Analysis: Sudden Medical Bills Surprising, But No Fun

By Erik Sherman
May 10, 2019

Balance billing is putting a strain on patients. What can physician leaders do about this phenomenon? So far, few have any answers , so lawmakers are using their powers.

The surprise medical bill — or balance billing, in which a patient is billed for amounts not covered by insurance — has become part of health care in the United States, whether it’s for out-of-network charges or being underinsured and having gaps in one’s coverage. A 2016 Kaiser Family Foundation study found that a third of nonelderly adults having trouble paying medical bills faced unexpected out-of-network charges.

Stories abound of people caught unaware by high prices for medical procedures that they thought were covered by insurance. Many patients become desperate. The crowdsourcing platform GoFundMe has raised $5 billion since 2010, and a third of that money went to pleas from people for help to cover medical costs. The site sees 250,000 medical-expense campaigns every year.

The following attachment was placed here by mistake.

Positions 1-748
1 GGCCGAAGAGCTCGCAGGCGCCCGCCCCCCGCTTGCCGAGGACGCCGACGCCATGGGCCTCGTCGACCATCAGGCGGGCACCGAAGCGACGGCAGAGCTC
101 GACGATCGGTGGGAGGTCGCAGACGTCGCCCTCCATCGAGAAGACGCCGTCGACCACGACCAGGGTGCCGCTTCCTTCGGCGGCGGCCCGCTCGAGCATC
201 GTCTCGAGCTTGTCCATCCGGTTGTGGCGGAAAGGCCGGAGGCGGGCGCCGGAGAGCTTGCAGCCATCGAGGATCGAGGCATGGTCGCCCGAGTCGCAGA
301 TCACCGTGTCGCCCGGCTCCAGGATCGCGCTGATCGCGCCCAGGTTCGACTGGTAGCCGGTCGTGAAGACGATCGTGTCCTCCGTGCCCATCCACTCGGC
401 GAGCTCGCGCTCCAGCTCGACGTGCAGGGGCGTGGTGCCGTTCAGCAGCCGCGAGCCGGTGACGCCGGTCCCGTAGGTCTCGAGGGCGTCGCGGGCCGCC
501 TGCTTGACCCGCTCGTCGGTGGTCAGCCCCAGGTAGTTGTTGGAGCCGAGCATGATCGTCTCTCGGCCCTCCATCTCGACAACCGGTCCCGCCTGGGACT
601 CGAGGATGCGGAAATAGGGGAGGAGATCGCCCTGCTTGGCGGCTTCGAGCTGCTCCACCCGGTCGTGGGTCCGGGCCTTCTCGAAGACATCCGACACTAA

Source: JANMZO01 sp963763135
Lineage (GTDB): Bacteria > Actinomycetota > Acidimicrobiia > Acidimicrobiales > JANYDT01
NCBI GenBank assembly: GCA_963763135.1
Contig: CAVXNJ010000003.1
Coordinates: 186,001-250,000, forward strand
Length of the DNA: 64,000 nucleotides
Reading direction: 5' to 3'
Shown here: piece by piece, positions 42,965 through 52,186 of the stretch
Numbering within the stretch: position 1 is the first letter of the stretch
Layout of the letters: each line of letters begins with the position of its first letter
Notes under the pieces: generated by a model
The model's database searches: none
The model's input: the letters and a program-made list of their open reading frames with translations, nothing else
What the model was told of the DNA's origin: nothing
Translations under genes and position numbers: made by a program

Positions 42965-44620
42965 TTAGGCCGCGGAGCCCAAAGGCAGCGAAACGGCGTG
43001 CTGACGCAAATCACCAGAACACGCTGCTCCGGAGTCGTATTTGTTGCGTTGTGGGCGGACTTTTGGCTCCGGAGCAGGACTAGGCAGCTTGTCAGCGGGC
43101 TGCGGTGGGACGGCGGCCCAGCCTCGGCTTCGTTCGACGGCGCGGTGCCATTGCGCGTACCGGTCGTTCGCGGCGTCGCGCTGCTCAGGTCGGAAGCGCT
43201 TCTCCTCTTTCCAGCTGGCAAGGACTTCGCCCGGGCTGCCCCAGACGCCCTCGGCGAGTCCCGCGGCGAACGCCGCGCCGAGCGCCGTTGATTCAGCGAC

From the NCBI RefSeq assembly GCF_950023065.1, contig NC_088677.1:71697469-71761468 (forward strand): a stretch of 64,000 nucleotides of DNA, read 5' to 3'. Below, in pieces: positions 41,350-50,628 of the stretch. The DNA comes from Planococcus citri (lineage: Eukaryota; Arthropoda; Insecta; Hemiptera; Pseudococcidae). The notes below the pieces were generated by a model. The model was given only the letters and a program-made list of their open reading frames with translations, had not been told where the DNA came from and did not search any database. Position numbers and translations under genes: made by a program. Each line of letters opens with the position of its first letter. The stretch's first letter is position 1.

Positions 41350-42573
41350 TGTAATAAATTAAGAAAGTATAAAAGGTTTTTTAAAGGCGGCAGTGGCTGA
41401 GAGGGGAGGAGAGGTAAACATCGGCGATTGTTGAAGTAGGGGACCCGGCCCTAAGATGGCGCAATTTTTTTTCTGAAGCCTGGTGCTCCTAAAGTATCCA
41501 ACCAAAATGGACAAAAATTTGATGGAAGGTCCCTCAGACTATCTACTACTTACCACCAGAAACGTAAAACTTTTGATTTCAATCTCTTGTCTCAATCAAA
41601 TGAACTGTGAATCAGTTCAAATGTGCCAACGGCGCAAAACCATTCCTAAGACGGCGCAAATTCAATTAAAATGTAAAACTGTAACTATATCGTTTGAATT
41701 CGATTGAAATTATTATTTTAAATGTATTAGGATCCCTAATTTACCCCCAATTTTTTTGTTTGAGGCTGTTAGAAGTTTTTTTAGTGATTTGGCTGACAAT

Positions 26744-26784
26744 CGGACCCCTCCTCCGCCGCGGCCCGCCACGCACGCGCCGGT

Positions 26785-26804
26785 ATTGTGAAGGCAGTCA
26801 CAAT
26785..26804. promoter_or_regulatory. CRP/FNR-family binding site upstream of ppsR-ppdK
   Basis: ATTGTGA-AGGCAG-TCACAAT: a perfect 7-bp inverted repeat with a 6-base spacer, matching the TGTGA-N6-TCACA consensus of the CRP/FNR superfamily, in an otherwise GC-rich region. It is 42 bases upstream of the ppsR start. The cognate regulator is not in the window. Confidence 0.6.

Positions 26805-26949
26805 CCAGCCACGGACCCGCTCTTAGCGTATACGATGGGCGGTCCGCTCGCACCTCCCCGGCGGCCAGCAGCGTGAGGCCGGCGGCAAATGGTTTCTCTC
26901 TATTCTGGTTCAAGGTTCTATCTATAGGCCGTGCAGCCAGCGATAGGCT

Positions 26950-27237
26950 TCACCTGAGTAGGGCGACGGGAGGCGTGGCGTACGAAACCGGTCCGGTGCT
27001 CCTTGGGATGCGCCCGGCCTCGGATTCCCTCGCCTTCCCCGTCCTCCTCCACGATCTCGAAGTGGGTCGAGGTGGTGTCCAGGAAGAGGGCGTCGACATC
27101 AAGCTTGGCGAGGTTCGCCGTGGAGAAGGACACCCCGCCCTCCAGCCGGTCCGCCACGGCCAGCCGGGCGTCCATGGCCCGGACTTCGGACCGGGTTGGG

Besides being fodder for news reports, balance billing has also caught the attention of legislators at the state and local level. People are demanding solutions and politicians are listening — and investigating, filing legislation, or passing laws in Virginia, Utah, Arizona, New York and in the U.S. Senate.

ONE PROBLEM, MANY CAUSES

Multiple factors contribute to the balance billing problem: the cost of health care, byzantine payment arrangements, existing legal requirements and patient ignorance. Any full solution will have to address them all.